11. That leaves open the possibility that GDPR might not be included in the future arrangements or even that the UK may decide to have a different data privacy regime, although that does not look like the approach the current government will pursue given the way in which the DPA was written and its stated intent. It is most likely that the future arrangements under this approach would either incorporate GDPR as is to provide certainty in relation to digital and services trade between the UK and EU without the need for a separate adequacy finding or that they would be silent on it but the general atmosphere would be one in which obtaining an adequacy decision would be considered by both EU and UK to be routine based on current UK legislation. As a broadly non-confrontational negotiation stance it would also be likely to be neutral with respect to the progress of approval by EU regulators of a UK company’s BCRs.
  12. Scenarios d and e would both require the UK to rely upon an adequacy finding and/or for UK companies’ approval of its BCRs. Neither inherently alters the underlying substance of existing UK law and its implementation of GDPR but as both are more potentially confrontational they may raise the risk of delay in obtaining those decisions or even (if the discussions become particularly acrimonious) grounds arising for refusing them. For example, if scenario e of “No Deal” transpired and there were threats from either side of any form of trade war, given the importance of personal data in many businesses, restricting the UK or UK companies’ ability to receive and process data from rEU may be considered as a valid tactic in such a dispute.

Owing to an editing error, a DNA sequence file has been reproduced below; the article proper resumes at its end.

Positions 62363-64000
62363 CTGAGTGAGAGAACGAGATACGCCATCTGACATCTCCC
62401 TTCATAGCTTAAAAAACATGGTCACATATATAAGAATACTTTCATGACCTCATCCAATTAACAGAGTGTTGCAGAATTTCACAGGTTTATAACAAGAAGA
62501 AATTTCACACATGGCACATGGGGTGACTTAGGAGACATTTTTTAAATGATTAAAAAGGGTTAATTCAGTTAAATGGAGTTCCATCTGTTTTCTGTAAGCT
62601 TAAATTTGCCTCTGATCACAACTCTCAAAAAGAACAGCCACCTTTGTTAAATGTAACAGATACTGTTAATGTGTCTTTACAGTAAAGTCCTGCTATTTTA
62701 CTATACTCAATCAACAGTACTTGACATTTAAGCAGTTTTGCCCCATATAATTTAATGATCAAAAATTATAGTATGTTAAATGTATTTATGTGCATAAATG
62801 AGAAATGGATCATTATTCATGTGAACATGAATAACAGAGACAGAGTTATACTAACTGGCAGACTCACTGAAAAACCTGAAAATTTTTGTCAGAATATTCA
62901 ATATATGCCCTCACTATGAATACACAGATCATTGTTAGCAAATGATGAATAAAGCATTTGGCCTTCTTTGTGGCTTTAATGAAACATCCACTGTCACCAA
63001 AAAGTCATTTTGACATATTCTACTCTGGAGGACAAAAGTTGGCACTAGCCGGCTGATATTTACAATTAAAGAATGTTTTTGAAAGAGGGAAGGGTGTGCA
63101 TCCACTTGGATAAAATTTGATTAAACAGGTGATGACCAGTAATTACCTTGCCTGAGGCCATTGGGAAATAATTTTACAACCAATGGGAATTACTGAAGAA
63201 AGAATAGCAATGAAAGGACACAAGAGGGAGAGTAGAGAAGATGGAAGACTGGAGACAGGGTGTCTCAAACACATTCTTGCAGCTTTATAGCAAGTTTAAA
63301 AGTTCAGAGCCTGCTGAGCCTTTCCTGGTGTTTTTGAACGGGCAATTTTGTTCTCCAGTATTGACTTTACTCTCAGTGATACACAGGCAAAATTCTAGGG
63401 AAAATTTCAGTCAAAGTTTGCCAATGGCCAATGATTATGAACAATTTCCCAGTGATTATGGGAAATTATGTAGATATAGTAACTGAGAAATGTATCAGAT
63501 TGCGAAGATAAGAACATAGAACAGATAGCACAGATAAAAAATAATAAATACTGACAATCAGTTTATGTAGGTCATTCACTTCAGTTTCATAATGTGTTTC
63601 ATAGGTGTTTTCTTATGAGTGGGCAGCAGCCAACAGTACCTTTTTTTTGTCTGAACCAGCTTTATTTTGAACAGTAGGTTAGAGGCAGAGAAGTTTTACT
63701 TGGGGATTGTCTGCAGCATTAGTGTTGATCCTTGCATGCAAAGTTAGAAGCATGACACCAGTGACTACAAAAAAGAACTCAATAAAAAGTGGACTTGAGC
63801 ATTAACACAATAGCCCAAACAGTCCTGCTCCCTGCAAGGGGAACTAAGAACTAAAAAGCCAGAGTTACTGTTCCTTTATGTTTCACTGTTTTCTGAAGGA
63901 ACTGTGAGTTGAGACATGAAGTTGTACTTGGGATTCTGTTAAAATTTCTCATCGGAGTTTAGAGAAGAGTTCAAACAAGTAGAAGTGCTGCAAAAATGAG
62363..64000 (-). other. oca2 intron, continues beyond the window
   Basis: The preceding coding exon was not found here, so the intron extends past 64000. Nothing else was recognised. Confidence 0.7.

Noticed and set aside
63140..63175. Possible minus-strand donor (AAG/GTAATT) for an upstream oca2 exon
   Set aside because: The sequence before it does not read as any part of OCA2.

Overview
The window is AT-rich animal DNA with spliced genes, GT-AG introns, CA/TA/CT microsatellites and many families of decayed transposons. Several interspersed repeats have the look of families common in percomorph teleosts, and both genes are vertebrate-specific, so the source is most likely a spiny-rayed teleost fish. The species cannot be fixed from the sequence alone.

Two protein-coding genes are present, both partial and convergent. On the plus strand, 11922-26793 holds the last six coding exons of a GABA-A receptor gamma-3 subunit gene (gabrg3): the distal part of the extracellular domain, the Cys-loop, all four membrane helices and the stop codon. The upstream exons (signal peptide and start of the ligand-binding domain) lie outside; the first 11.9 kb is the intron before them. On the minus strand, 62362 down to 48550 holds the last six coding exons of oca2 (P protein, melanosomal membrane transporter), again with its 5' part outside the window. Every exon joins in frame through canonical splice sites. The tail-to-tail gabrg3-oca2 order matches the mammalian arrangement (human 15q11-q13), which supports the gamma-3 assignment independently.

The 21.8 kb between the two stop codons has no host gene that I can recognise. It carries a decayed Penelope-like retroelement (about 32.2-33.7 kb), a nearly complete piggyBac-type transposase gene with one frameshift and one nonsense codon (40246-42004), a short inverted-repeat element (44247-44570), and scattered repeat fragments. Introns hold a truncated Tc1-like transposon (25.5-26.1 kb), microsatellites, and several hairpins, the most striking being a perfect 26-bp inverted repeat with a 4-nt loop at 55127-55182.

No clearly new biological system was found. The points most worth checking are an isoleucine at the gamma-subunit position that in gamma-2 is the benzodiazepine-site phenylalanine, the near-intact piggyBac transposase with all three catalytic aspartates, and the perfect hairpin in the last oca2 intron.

13. Escalation of matters this far is probably not very likely but if it did occur may require more significant mitigations to be adopted. For example, it might be prudent in these circumstances to conduct a detailed audit of the actual data flows within a company group to identify the extent to which it was operationally essential and unavoidable to transfer personal data from rEU to the UK and whether this could be worked around (eg by dealing with more processing in-country and using third party processors in rEU rather than the UK, if transfers out of rEU are needed, to look at whether there are other third countries which have more settled relations with the EU on privacy etc).
  14. A more likely outcome is that scenario d would require, to be realistic, maintaining good relations with the EU (eg if the government wishes to get Canada+++ it will want to be as friendly in its discussions with the EU as Canada is). Scenario e could also be achieved without confrontation, albeit that most of its current proponents seem to be otherwise inclined. In both of these situations, a longer term risk might be that the UK decides that the GDPR framework is too restrictive a way of achieving its aims and looks to create an alternative approach (eg California has recently enacted data privacy laws focusing on specific practices by businesses like selling consumer data rather than processing per se, or this suggestion that the UK should change from a blanket prohibition on processing without a lawful basis to prohibiting particularly egregious types of processing while not regulating processing generally) . This would be a risk as a change to domestic UK law from DPA would impact any previous finding of adequacy of UK protections and so would push UK companies back to relying on their BCRs and model clauses (etc) unless the UK were able to persuade the Commission that its new approach remained adequate.

 

[1] The Government has published a guidance note on the anticipated effect on data protection in the event of “No Deal”. It states that while preliminary discussions about an adequacy assessment have taken place, the Commission has not indicated a timetable and has stated that it cannot take an adequacy decision until after the UK has left the EU and become a “third country”.